Thanks due to base authority
On March 22, the Myrtle Beach City Council gave a formal "thank you" to the Myrtle Beach Air Force Base Redevelopment Authority. This was a well deserved and appropriate action by the council on behalf of the community. Little was known what the year 2011 would bring when our good neighbor, the Air Force, closed the base in 1993. I am proud and honored to have served on the authority and had the opportunity to work with the great group of citizens.
I commend the authority and staff on the great success. The result is a continuation of the "community" that was the Air Force.
However, during the dark days of closure and the turf war that resulted, several other individuals with a dream of what it is today stepped forward. This group endured the sometimes scorn and naysaying but persisted in forging ahead to convince the community, the Air Force and the FAA that the land belonged in the community and the city could put it to the best use.
I was equally as proud and honored to work with that group. So a special thanks goes out to Bob Logan, retired FAA executive, Ralph Panzrino, retired Air Force, Ed Shaw (deceased), a real number cruncher and Cliff Rudd, the original authority director. I believe that without their doggedness we would not enjoy what is there today.
A belated thanks from all of us.
Thanks to worker for finding wallet
Recently while in Myrtle Beach for the hotel and restaurant show I lost my wallet. Of course, I immediately stopped my credit cards and my wife and I never would see the wallet again.
Having been born in Charleston I knew that South Carolinians were honest, and I said someone would find it and mail it to me. Even so, wow, was I surprised to receive a call and my wallet by FedEx. What a pleasant treat to reaffirm my faith in Carolinians.
Everything was intact - cash, credit cards, driver's license - everything. Thank you so much.
Starwood Vacation Ownership is fortunate to have employees like Camie Blackmon and the others involved in the return to me of my wallet. I appreciate their honesty and trouble.
Again, a heartfelt tip of the hat to South Carolina.
Gilbert L. Grainger
NMB High put on a great weekend
On behalf of the South Carolina Basketball Coaches Association, I wanted to personally thank the administration and staff at North Myrtle Beach High School for hosting the 62nd North-South High School All Star Basketball game. Principal Trevor Strawderman, Athletic Director Joe Quigley, head coach John Trussell and event chairwoman Naomi Cook did another outstanding job of coordinating this statewide event. We also appreciate Horry County School Superintendent Cindy Elsberry for her participation in the event.
We also want to extend our most sincere appreciation to Bi-Lo for serving as our primary corporate sponsor, whose generosity makes this such a memorable experience for the athletes. Special thanks also to Bocock Sports, The Avista Resort, North Myrtle Beach Baptist Church and Thrifty Car Rental for their contributions to the game. We could not do what we do without these fine folks.
This is the fourth consecutive year that North Myrtle Beach High School has hosted the All Star Weekend, and they only get better each year. Our association looks forward to continuing this partnership for many years to come. The high school served as an excellent ambassador for both the town of North Myrtle Beach and Horry County Schools. Thanks again, and go Chiefs!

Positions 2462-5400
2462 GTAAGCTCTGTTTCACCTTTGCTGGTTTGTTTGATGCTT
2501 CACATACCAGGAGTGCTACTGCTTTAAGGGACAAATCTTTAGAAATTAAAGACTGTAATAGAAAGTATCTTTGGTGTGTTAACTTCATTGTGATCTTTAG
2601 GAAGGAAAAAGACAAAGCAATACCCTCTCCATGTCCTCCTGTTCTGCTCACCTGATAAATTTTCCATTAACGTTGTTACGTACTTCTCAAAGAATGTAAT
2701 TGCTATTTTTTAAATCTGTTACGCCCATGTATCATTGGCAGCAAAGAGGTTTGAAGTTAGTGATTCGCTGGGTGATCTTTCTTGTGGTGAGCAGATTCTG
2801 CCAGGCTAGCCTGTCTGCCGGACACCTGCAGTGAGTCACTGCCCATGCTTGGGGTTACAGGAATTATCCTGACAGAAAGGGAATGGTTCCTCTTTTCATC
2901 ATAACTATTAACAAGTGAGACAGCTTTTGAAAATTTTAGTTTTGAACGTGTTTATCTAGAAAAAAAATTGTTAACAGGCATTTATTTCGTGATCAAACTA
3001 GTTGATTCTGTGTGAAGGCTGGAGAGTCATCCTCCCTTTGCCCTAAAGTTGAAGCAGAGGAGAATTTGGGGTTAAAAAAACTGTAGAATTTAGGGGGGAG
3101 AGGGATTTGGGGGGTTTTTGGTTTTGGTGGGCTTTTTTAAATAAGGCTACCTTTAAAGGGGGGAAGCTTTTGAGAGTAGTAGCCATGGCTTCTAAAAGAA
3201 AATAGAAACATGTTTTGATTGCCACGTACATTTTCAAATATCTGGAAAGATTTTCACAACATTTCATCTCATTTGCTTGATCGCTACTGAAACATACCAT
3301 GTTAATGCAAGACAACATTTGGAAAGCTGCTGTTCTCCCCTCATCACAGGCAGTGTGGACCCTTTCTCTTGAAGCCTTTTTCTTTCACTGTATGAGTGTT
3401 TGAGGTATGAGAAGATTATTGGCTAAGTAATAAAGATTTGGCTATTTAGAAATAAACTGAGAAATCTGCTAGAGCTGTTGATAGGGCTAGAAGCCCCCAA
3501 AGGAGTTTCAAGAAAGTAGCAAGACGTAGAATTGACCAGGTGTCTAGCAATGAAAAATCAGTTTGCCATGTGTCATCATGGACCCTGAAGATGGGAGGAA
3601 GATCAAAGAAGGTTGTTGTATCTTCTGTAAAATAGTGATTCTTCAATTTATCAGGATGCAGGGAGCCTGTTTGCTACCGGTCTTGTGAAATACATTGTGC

The writer is president of the South Carolina Basketball Coaches Association
Dogs shouldn't be on the beach
As a non-animal lover, I do not think dogs should be allowed on the beach, period. Leash or no leash.
Sure, most people clean up after them (we have encountered several "piles"), however, they still urinate. Now that the weather has turned warm and I am walking barefoot in the sand and children are playing in it - how sanitary/healthy is that?
If people feel the dogs need to be walked, take them to the Barc Parc; that's what it's for.
We owe plenty
to the sun
To refer to the sun as a star is to recognize its true nature, drastically different from that of the planets or other moons. The sun is a tremendous seething inferno, generating its own energy from within through hydrogen and helium gas.
Imagine enjoying yourself at the beach on a sunny afternoon; you would be affected by three distinct forms of radiant energy. Infrared (radiant heat) is sensed by your body as warmth, light is sensed by your eyes and ultraviolet is sensed by your body in the form of a tan or sunburn.
It is the sun's energy that warms air masses, creates differences in pressure and that creates winds. Winds in turn create swells on the ocean surface that eventually produce the breakers crashing on to the seashore. It's the sun's energy that lifts the water (through evaporation) from the seas only to dump it back onto the Earth in the form of rain. It is the sun's energy that causes the chemical changes of photosynthesis in plants that convert elements such as carbon, hydrogen and oxygen into food for our consumption and releases oxygen for us to breathe. In fact, most of the energy sources on Earth can be traced back to the sun. Fossil fuels such as coal and oil are derived from once living organisms that were dependent upon the sun for their existence and for the chemical organizations within the cells of their bodies.
Life as we know it could not exist were it not for the energy received from the sun. The sun is exactly 93 million miles from the planet earth, just right for us to have four seasons of the year, because our planet is tilted exactly 23.5 degrees as it rotates and revolves around the sun. It is the same sun that was shining on the Romans and many others before the birth of Christ.
Sometimes I think I might be called a sun worshiper as I study the sun.
Sunset Beach, N.C.